I've decided not to lampoon it — not because it doesn't deserve it, but because someone else has already done the job. And quite well, too, despite an uncomfortable lack of pirate humor.
Spake thusly the Mogambo Guru (he gets to the Bernanke speech about halfway through the rant):
It's very long, but very amusing, at least by the standards of economic humor. Which are a dismal as everything else in the science. Which is why I love it.
Now if you'll excuse me, I need to "Arrr&hellip" softly as I run my fingers through a pile of gold coins for a wee bit, and then I need to hunt for more leprechauns. The trick is to realize that pirate swords make fine dowsing rods — and that the little guys are right curious to see a demonstration. Arrr, it's too easy!
Al Qaeda Topples Spanish Government
According to this CNN article, which discusses the al Qaeda connection in the Madrid train bombings, the attack was deliberately intended to topple the Spanish government:
Al Qaeda's success in this instance strongly suggests that they will use terrorist attacks to influence elections in the future. I fear for Great Britain and Poland. But would al Qaeda attempt to influence the U.S. election this fall by attacking here?
When the United States was attacked on Sept. 11th, we got pissed off and invaded a country halfway around the world, and then undertook a restructuring of the entire region. When Spain was attacked on March 11th, they… well they voted for socialists.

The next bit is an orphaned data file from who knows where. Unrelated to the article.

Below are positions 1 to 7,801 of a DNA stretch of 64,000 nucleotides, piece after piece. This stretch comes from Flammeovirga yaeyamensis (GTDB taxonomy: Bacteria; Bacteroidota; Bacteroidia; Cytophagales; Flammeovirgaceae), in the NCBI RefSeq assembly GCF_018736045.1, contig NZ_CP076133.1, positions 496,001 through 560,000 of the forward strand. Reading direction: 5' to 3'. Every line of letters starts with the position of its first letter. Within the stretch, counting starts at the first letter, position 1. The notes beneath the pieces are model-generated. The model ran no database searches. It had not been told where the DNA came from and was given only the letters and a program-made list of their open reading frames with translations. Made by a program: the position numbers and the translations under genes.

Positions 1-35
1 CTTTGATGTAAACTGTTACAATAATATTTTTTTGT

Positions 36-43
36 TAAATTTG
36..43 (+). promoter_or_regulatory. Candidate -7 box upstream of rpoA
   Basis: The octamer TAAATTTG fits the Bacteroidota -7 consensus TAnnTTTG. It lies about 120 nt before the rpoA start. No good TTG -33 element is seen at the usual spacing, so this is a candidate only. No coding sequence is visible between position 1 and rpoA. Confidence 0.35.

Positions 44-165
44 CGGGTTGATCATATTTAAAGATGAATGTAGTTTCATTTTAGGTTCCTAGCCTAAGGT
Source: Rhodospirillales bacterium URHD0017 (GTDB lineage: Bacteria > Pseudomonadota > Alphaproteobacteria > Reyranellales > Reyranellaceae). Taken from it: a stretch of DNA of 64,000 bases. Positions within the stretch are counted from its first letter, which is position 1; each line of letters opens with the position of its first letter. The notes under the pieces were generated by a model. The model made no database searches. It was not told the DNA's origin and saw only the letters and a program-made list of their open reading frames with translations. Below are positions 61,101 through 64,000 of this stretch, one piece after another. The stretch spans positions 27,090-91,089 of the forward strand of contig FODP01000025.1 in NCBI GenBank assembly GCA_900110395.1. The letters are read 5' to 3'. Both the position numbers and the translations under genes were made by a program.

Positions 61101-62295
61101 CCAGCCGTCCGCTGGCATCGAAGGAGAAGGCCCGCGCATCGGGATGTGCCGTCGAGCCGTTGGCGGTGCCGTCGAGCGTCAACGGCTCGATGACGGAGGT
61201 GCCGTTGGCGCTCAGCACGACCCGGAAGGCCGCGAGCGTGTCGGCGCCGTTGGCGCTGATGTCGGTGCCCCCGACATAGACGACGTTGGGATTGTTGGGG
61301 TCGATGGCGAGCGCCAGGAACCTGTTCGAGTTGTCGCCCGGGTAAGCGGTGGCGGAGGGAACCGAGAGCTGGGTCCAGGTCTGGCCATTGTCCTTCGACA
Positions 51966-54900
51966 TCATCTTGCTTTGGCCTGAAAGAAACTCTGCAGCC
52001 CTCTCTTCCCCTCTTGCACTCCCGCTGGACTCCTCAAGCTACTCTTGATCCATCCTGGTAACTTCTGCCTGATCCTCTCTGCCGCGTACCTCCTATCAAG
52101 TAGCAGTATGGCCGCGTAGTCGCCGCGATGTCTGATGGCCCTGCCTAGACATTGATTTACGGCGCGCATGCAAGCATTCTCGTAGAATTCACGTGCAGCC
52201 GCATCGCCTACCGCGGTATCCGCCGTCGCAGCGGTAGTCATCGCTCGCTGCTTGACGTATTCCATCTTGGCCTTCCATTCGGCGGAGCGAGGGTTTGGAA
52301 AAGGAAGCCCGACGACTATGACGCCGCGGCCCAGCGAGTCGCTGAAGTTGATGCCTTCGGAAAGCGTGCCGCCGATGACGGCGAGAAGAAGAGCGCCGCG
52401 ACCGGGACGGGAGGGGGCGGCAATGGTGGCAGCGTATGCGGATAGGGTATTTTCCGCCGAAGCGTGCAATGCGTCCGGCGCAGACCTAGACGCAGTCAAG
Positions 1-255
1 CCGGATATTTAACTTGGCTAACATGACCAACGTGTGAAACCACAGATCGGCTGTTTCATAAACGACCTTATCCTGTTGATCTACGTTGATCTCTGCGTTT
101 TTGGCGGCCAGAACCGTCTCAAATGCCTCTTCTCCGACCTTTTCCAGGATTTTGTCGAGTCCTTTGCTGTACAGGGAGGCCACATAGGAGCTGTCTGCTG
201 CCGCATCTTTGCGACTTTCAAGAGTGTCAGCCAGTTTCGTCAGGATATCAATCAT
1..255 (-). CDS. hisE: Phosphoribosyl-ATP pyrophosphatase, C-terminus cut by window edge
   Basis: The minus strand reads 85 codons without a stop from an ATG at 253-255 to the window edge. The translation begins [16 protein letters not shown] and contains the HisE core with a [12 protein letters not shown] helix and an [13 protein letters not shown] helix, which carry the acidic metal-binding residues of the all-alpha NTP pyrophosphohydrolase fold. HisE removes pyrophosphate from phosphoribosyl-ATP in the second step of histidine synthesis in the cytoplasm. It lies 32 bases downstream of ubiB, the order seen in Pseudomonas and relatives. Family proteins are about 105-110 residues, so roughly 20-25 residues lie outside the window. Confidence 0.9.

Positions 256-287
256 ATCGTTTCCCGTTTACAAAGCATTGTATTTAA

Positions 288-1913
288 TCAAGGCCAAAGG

Clearly there are differences in response for al Qaeda to consider.
I believe — perhaps I only hope — that another terrorist attack in the United States would reignite our Jacksonian fire and achieve the opposite of the terrorists' intent. I want them filled with Yamamoto's fear, and a re-election of President Bush will do that.
The election results were 42% Socialist and 38% Popular Party. Polls in late February predicted the Popular Party to end up with about 171 seats and the Socialists with about 142. I haven't found news articles that are directly comparable (both percentages or both numbers of seats) but the basic premise that the terrorist attacks swung the election is sound.
A poll taken three days before the attack showed a 4.5% lead for the Popular Party over the Socialist. So, the electorate swung by 8.5%.
Return of the Draft?
Dave sends a frightening news story:
The story goes out of its way to assuage the public that there won't be a draft, but at the end admits:
Arthur is characteristically worried (follow his links), but I'm not. I don't want to be misunderstood about this — the draft is a thoroughly evil program — but there is a very simple reason why this kind of draft is utterly impractical. It's such an obvious problem that I doubt even the U.S. Congress could fail to realize it.
Atlas will shrug.
Intellectual work cannot be compelled. The unwilling will not do it. The government's ranks of draftee computer programmers would be unproductive and error-prone and could (and would) easily sabotage whatever they were working on without detection. Bugs are subtle and difficult to find even when nobody's trying to conceal them. But the real threat would be in the architecture of the system. A deliberately poor design decision would be virtually undetectable — it may not prevent the system from ever working, but it could hugely delay it. Delay is the deadliest form of denial of service.
Intellectual work can only be done on a voluntary basis. Mutual trust and shared goals are absolutely essential. A draft would undermine both.